PetaPixel

Walking the Sidewalks of NYC with Street Photographer Joe Wigfall

Joe Wigfall is a photo enthusiast and street photographer that won WNYC’s Street Shots Challenge back in 2008. This is the same contest that created the behind-the-scenes video featuring Bruce Gilden that became pretty popular on YouTube. As you’ll see, Wigfall’s approach towards street photograph is quite different from Gilden’s get-up-in-your-face approach.

Joe Wigfall can see with his hands. Never lifting his camera to his eye, he shoots hundreds of photos during his lunch hour or walking to the train after work. A true artist, Joe brings a bit of himself into each of his photographs.

You can follow Wigfall’s work through his Flickr stream. Other interview videos are available through WNYC’s Street Shots page.


 
  • Bas

    My hero… ;)

  • http://twitter.com/thelogomix The Logo Mix

    This was awesome.

  • http://twitter.com/thelogomix The Logo Mix

    This was awesome.

  • Pingback: Shooting From The Chest « CALIBER

  • http://www.facebook.com/f3lixp Félix Pagaimo

    That’s pretty much what i do! It’s awesome! Check my photostream at Flickr: f3lixlovesyou

    ;)

  • Guest

    So the guy basically takes hundreds of shots a day at his waist-level, and comes up with one or two ‘winners’ in the street photography capital of the world (NYC)? Most of the shots didn’t have any impact. He’s playing the percentage – not necessarily doing much with capturing what’s truly in front of him. Meh.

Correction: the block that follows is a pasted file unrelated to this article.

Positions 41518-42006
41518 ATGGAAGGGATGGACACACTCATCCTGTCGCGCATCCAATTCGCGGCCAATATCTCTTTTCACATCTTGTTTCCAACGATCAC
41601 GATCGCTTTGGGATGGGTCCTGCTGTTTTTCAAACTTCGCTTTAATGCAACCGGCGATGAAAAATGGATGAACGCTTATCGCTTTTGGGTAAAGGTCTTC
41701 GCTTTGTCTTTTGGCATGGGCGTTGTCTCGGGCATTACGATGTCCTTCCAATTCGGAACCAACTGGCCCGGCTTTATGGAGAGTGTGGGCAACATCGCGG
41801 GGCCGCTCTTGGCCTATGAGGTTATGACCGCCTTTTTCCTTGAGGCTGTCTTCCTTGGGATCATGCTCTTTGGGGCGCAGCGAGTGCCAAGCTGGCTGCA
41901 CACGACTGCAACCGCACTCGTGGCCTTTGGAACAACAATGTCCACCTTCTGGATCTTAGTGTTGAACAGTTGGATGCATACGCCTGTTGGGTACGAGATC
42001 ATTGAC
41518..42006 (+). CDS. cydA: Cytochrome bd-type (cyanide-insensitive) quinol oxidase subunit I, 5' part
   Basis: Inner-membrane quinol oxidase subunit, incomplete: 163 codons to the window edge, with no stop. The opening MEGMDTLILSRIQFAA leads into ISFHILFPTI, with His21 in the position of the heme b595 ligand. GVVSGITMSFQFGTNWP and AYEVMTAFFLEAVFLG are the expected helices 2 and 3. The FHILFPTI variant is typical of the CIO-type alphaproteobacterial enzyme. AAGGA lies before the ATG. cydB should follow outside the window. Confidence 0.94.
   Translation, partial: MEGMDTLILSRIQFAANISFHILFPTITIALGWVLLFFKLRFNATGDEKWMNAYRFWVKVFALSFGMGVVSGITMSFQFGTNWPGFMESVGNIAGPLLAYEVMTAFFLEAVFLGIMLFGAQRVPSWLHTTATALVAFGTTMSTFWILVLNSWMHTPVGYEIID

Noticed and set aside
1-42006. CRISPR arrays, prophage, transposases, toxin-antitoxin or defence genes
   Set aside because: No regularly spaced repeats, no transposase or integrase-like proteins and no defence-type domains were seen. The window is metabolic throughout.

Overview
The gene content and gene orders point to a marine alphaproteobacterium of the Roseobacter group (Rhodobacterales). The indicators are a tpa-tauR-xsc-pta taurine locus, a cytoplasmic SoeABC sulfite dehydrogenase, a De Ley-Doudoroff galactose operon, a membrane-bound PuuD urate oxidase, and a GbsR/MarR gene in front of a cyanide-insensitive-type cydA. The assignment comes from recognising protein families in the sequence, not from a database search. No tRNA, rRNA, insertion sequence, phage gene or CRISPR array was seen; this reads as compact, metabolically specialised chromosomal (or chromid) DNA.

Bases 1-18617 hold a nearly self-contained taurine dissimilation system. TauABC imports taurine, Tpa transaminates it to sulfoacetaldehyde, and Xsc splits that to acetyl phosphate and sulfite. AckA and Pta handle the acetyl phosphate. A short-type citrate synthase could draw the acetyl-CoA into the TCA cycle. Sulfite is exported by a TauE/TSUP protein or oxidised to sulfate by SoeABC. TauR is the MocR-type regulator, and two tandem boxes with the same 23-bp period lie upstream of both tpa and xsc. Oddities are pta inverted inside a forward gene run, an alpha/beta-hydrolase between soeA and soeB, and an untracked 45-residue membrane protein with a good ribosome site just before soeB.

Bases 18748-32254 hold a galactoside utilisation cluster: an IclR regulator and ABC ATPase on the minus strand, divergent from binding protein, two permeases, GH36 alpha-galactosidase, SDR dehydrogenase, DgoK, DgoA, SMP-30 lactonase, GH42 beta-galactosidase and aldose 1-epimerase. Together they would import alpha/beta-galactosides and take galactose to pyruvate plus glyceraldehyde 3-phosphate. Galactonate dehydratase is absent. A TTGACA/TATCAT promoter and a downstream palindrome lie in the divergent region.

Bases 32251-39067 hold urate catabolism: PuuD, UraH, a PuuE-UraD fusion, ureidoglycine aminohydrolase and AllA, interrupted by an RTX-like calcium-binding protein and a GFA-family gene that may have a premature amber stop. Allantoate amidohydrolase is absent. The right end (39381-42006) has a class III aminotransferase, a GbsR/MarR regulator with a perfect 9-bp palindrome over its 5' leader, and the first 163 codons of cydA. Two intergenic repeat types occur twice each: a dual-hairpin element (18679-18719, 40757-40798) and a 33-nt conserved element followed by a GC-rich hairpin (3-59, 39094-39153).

• Guest

    So the guy basically takes hundreds of shots a day at his waist-level, and comes up with one or two ‘winners’ in the street photography capital of the world (NYC)? Most of the shots didn’t have any impact. He’s playing the percentage – not necessarily doing much with capturing what’s truly in front of him. Meh.

  • redhawk

    I have to agree with Winogrand. You cannot have any control over the framing if you’re not looking through the viewfinder. Regarding his comments about it “blinding you to what’s going on around you,” that’s why I choose to use a rangefinder. It’s designed to be shot with both eyes open to the world. He might get some keepers now and then but I can’t help but feel like there’s something cowardly and amateurish about shooting from the waist.

  • redhawk

    I have to agree with Winogrand. You cannot have any control over the framing if you’re not looking through the viewfinder. Regarding his comments about it “blinding you to what’s going on around you,” that’s why I choose to use a rangefinder. It’s designed to be shot with both eyes open to the world. He might get some keepers now and then but I can’t help but feel like there’s something cowardly and amateurish about shooting from the waist.

  • FotolifeRH

    Thanks for your honesty Joe, your right when you say that you can miss things when you put the camera to your face and you see first with your eyes so often capturing what you see is just a part of the process that can take part wether you put the camera to your face or not. You can always crop your photos later if you need to.